Hailed as the “Scone Queen,” Danielle Sepsy, owner of The Hungry Gnome, a wholesale and online bakery, and a cooking competitor on the series “The Big Brunch” shares memories of the woman who taught her how to cook: her grandma, who passed from Alzheimer's disease.
I’m from a big Italian family in Long Island, New York. Growing up, everything always revolved around our next meal. No matter how busy we were, my family always had dinner together every night. This made us very close (maybe too close, according to my husband!). I’m so lucky to have all our shared holiday experiences, traditions and memories that revolve around food. Today, we are making recipes that have been passed down for nearly 100 years.
The baker supreme, my grandma Rosemarie, was the epitome of selflessness. My parents share stories about going on vacation and returning to find me and my siblings with trays of snacks in front of us, TV blasting, and grandma treating us like kings and queens. That was her nature. She made everyone feel special and cared for. She taught me what family is all about.
When I was in high school, my grandma started becoming forgetful. It was then, over a 10-year period, that Alzheimer’s disease slowly took over her life.
Going away to college was the hardest. Every time I came home, I had to reintroduce myself to her, something that was so difficult for me and my sisters. Yet when she started developing Alzheimer’s, I knew I had to step in, and I took charge of some of the holiday cooking traditions she had always been responsible for.
My grandfather, who is 91 today, was the greatest caregiver for Grandma. She spent every day with him — and remembered him the longest. It was through his care that I saw how this disease impacts everyone on a daily basis — the person with the disease, their caregiver, their family. When someone is otherwise physically healthy and they have Alzheimer’s, it feels like part of them has left. Alzheimer’s is heartbreaking, and it’s hard for me to revisit that time.
I like to think about the good times, the memories I have of me and Grandma together in the kitchen. Of course, she was ALWAYS cooking. Her house was essentially a factory during the holiday season, when she made 1000s of cookies for family, friends and neighbors. Today, I live in her house, the house where she held her parties and was the hostess with the mostest. The house where I learned how to cook is now where I cook today for my own family.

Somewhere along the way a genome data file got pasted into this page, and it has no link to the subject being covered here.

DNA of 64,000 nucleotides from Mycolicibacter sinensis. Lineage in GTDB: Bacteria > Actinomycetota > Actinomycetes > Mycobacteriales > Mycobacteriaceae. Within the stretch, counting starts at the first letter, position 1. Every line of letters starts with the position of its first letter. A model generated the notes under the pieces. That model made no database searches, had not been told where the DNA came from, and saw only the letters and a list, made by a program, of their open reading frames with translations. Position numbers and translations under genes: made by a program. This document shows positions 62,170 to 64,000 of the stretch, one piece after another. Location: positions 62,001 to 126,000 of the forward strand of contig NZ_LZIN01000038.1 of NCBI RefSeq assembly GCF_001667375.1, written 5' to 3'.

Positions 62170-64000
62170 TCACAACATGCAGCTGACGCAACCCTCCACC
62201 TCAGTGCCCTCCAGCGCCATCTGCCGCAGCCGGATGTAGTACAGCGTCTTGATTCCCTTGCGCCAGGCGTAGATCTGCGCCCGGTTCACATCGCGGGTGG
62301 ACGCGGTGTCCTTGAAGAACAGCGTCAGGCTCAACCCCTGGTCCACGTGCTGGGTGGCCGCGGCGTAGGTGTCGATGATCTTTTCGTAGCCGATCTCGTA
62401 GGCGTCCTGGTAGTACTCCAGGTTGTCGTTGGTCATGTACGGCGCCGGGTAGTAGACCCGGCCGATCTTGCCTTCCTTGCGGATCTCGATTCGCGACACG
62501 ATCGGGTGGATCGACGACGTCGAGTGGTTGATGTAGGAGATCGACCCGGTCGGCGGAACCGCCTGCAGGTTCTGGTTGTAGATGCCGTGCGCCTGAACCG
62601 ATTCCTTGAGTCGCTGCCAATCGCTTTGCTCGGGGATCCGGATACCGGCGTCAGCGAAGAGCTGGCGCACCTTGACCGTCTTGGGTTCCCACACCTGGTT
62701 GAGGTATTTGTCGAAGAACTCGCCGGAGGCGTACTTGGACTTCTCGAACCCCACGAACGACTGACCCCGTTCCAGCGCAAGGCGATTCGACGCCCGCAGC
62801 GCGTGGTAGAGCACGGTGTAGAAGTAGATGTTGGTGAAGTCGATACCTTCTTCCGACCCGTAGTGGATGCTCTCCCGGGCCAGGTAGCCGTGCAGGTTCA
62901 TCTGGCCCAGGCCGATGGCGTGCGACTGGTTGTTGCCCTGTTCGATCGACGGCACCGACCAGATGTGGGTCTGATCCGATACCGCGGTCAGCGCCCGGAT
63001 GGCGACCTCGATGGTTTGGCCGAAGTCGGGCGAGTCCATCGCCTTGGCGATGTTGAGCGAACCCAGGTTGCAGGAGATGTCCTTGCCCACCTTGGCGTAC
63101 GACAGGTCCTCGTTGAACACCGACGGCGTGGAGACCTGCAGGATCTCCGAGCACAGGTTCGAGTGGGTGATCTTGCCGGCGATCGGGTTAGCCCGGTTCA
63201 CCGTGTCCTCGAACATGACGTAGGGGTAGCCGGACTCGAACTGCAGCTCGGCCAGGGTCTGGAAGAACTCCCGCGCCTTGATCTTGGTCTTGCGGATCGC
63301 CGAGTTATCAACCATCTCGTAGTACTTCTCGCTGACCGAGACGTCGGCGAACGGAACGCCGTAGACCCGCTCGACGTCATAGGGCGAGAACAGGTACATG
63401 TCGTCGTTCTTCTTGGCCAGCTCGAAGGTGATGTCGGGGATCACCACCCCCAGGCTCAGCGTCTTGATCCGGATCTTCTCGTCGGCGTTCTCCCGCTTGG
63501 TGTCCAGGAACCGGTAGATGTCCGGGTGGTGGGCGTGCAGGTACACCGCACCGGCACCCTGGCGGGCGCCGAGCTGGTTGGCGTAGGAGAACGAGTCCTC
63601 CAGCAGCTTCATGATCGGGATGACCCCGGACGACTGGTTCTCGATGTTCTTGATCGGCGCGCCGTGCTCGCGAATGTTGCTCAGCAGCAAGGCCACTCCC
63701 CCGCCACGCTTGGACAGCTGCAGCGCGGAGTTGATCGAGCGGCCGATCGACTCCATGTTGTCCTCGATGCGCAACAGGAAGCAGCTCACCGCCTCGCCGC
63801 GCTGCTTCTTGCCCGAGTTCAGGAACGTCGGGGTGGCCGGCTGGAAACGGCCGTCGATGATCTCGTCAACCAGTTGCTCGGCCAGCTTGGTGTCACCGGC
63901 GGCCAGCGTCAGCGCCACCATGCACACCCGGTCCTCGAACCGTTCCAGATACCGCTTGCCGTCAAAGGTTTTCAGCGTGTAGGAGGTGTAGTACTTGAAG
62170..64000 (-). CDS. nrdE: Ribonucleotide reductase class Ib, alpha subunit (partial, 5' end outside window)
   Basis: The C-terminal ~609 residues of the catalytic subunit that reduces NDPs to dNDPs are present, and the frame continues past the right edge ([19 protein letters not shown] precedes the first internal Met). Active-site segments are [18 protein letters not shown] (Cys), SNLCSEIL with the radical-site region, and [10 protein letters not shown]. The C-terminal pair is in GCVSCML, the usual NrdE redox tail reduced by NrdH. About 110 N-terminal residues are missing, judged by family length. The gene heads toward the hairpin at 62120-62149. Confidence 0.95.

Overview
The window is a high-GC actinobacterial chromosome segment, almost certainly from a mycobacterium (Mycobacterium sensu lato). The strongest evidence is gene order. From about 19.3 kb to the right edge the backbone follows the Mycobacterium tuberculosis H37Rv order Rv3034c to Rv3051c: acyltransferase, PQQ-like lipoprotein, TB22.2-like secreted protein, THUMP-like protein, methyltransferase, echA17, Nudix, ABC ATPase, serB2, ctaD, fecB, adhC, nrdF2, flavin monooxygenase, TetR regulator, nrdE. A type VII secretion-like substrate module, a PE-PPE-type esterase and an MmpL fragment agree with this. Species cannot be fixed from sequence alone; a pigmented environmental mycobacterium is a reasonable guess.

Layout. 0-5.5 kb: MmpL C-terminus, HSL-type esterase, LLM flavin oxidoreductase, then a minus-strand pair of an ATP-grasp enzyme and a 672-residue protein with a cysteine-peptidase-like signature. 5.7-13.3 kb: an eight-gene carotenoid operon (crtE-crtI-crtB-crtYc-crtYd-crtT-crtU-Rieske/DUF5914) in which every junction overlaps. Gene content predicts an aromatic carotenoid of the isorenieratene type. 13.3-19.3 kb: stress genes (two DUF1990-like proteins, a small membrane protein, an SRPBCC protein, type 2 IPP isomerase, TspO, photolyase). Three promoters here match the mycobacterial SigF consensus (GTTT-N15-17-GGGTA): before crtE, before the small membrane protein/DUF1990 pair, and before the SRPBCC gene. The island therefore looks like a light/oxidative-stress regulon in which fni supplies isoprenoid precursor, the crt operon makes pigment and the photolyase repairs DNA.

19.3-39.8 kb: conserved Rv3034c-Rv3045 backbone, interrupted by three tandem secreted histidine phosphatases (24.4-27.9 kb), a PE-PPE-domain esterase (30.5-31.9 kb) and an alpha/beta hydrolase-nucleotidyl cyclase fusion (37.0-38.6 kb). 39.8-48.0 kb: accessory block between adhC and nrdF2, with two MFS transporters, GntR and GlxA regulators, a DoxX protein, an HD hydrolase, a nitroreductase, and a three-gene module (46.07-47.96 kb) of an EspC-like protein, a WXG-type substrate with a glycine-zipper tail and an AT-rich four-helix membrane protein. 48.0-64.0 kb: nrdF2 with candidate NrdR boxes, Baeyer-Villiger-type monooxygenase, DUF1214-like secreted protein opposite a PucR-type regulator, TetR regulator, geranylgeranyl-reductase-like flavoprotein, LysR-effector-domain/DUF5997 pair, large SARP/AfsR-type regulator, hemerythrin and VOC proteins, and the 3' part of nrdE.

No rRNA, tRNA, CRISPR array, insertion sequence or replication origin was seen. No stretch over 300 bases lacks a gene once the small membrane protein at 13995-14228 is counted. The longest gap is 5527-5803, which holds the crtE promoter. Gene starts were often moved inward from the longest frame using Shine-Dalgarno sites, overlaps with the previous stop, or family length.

Cooking up good memories
When I was 8 years old, my grandma saw the joy and focus cooking brought me. I suffered with anxiety as a child, and she noticed how cooking allowed me a sense of control, a calming effect which she encouraged.
For my 8th birthday, she bought me a KitchenAid mixer and a subscription to Martha Stewart magazine, the thrill of my life. I never left the kitchen after that, experimenting with recipes, reading tons of cookbooks, and watching cooking shows. All of this led to creating my own scone recipe at age 13.
I always had an entrepreneurial spirit (I was a doer!), so I brought samples to local shops in my town, which people loved. Soon I was making my products at home, and we were delivering them as a family. I would write handwritten receipts and keep notes about my orders and inventory in a little notebook, which I have to this day.
My grandmother instilled the value of cooking and community in me at a young age, helping pave the way for my future. I owe so much to her and I get all my confidence in the kitchen from her
Through my experience with Alzheimer’s, I learned that time is precious. When my grandma started to forget, my dad knew that we needed to cherish moments with her. It brought her so much joy to revisit the times she made recipes with her own family, and I spent time learning everything I could from her in the kitchen, while she could still remember.